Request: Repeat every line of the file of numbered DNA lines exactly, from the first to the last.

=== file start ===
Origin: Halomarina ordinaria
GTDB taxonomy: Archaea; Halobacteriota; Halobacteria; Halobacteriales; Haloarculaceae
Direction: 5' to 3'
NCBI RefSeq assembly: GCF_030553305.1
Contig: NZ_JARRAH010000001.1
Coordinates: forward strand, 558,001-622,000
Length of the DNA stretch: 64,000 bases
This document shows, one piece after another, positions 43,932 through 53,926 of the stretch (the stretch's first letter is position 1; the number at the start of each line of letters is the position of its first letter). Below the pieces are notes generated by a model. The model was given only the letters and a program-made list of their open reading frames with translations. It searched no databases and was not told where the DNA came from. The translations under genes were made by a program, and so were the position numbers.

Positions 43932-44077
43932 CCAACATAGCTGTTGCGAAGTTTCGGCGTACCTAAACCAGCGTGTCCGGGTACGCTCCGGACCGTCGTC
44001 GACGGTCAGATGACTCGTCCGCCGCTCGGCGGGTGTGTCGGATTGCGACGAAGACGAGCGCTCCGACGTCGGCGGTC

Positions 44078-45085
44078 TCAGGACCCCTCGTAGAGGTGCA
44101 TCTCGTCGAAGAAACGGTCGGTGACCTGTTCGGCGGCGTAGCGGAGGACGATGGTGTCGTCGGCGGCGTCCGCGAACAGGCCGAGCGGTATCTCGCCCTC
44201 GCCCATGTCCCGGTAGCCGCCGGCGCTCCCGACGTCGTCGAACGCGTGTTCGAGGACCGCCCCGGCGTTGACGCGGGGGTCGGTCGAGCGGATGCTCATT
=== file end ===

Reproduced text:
Origin: Halomarina ordinaria
GTDB taxonomy: Archaea; Halobacteriota; Halobacteria; Halobacteriales; Haloarculaceae
Direction: 5' to 3'
NCBI RefSeq assembly: GCF_030553305.1
Contig: NZ_JARRAH010000001.1
Coordinates: forward strand, 558,001-622,000
Length of the DNA stretch: 64,000 bases
This document shows, one piece after another, positions 43,932 through 53,926 of the stretch (the stretch's first letter is position 1; the number at the start of each line of letters is the position of its first letter). Below the pieces are notes generated by a model. The model was given only the letters and a program-made list of their open reading frames with translations. It searched no databases and was not told where the DNA came from. The translations under genes were made by a program, and so were the position numbers.

Positions 43932-44077
43932 CCAACATAGCTGTTGCGAAGTTTCGGCGTACCTAAACCAGCGTGTCCGGGTACGCTCCGGACCGTCGTC
44001 GACGGTCAGATGACTCGTCCGCCGCTCGGCGGGTGTGTCGGATTGCGACGAAGACGAGCGCTCCGACGTCGGCGGTC

Positions 44078-45085
44078 TCAGGACCCCTCGTAGAGGTGCA
44101 TCTCGTCGAAGAAACGGTCGGTGACCTGTTCGGCGGCGTAGCGGAGGACGATGGTGTCGTCGGCGGCGTCCGCGAACAGGCCGAGCGGTATCTCGCCCTC
44201 GCCCATGTCCCGGTAGCCGCCGGCGCTCCCGACGTCGTCGAACGCGTGTTCGAGGACCGCCCCGGCGTTGACGCGGGGGTCGGTCGAGCGGATGCTCATT